A driver that does not own a vehicle can in most states obtain a non-owners auto insurance policy as a way to be insured. A non-owner's policy (also known as an operator policy) is usually written by an insurance company when a person needs coverage for his or her personal operation of a vehicle not owned by him or a family member.
Non-owners insurance is coverage to give a motorist liability protection for when they are at fault in an accident but do not own a vehicle. Non owners and operator policies typically include liability, medical payments, and uninsured/underinsured motorist coverages.
Non-owners policies generally do not include comprehensive, collision, towing reimbursement, or rental reimbursement coverage. A non-owners policy of a driver would normally be secondary to the insurance put on the vehicle by the owner. The car owner's insurance policy would be primary. So a non-owners policy's liability coverages would be used if the primary liability limits have been exceeded.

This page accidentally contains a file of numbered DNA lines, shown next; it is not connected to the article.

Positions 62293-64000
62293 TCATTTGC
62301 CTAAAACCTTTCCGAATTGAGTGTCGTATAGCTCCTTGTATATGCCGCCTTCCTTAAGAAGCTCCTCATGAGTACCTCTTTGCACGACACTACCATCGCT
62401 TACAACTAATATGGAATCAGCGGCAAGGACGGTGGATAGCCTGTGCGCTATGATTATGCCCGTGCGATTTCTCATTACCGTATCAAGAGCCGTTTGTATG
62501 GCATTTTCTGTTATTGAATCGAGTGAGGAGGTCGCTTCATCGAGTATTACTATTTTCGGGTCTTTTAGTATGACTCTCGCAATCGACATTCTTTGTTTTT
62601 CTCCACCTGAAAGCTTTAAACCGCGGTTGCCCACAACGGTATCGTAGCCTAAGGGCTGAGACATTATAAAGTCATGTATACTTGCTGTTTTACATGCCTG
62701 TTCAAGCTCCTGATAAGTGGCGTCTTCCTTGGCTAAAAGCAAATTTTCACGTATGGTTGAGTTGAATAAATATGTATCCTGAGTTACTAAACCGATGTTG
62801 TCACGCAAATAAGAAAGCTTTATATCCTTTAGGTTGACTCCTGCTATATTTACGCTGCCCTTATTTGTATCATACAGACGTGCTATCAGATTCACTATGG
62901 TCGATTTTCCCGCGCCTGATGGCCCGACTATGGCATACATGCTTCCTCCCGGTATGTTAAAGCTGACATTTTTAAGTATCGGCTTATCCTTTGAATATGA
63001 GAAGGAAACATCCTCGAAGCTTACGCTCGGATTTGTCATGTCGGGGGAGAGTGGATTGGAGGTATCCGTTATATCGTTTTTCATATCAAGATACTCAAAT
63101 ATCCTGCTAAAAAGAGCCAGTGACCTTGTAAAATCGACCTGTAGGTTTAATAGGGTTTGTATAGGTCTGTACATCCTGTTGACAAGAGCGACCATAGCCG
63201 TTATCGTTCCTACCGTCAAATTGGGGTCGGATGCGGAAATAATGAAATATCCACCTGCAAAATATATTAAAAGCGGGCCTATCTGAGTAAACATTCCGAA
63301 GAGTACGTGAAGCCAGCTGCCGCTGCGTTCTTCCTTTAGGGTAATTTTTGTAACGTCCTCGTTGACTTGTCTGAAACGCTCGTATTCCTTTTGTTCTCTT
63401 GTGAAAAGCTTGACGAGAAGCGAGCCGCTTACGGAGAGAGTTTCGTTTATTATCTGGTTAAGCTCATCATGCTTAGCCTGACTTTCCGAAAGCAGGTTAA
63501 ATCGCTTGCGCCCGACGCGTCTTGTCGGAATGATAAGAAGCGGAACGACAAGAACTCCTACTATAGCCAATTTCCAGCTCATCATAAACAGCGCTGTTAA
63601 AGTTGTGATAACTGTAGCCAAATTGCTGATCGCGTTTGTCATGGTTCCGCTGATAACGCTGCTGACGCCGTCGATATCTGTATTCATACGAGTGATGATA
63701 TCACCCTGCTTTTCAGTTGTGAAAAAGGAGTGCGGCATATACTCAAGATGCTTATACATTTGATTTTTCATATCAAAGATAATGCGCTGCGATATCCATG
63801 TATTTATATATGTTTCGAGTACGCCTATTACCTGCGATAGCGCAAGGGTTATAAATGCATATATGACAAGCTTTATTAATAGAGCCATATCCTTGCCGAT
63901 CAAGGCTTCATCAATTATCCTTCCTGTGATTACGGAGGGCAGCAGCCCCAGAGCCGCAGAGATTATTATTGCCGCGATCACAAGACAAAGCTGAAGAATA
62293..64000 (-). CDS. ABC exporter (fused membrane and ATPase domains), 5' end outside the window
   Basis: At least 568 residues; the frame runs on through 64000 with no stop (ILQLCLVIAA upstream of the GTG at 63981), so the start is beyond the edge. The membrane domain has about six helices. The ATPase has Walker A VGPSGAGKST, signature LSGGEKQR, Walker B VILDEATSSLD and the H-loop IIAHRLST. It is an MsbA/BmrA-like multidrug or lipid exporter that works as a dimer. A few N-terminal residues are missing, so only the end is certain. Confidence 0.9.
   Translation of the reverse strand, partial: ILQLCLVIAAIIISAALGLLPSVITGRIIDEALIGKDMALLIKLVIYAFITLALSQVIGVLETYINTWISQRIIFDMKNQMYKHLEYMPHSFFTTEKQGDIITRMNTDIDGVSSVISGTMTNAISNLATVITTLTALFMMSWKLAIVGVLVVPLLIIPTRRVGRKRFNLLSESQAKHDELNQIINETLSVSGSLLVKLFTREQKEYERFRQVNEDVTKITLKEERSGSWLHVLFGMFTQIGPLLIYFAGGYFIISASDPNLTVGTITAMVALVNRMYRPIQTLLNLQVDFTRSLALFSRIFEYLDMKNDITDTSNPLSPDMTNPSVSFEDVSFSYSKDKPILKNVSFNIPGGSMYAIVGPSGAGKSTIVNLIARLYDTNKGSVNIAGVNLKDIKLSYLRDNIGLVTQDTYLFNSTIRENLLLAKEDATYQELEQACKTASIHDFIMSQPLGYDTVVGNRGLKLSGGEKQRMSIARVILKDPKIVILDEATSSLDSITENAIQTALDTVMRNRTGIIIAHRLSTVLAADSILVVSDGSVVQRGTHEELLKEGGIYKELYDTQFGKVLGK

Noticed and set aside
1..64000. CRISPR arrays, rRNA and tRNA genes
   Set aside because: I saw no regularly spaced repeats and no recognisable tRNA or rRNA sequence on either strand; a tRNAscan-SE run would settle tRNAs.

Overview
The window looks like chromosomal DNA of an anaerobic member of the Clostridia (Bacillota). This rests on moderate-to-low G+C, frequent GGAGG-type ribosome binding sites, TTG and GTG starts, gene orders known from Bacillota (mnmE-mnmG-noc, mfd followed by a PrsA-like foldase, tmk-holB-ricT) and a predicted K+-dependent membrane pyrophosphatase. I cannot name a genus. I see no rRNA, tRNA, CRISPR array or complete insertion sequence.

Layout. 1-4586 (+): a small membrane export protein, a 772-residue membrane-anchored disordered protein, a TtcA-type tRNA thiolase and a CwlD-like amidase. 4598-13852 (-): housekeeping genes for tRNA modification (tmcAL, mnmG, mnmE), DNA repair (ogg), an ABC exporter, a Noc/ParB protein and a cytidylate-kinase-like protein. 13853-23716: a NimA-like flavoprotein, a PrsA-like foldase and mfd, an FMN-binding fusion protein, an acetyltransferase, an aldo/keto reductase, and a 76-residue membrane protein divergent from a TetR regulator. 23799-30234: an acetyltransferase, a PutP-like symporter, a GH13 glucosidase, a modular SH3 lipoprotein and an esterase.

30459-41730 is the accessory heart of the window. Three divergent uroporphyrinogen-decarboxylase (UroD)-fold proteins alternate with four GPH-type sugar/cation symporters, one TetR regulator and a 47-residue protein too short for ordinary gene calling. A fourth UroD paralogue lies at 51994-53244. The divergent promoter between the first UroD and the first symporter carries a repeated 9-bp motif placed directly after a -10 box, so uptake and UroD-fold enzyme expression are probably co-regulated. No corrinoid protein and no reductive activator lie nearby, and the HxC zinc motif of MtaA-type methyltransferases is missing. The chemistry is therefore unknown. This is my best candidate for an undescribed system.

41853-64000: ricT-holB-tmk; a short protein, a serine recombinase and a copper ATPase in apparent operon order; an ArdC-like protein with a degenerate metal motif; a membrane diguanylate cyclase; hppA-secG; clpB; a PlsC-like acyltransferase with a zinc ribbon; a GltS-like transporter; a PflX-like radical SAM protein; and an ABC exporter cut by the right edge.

If you do not own a car nor is there a vehicle owned by anyone in your household and want to get a non-owners policy, you first will need to find an auto insurance carrier that offers this type of policy. Then you will need to meet the underwriting criteria of that insurance provider.
Since insurance companies' guidelines and underwriting criteria can differ, you will need to find out what the qualifications are for obtaining a non-owners policy from the insurer that offers you this type of coverage. Usually the criteria would at least include not owning a vehicle and having a valid driver's license.
To see if a non-owners policy is available through our car insurance company affiliates in your area, follow this link for free auto insurance quotes.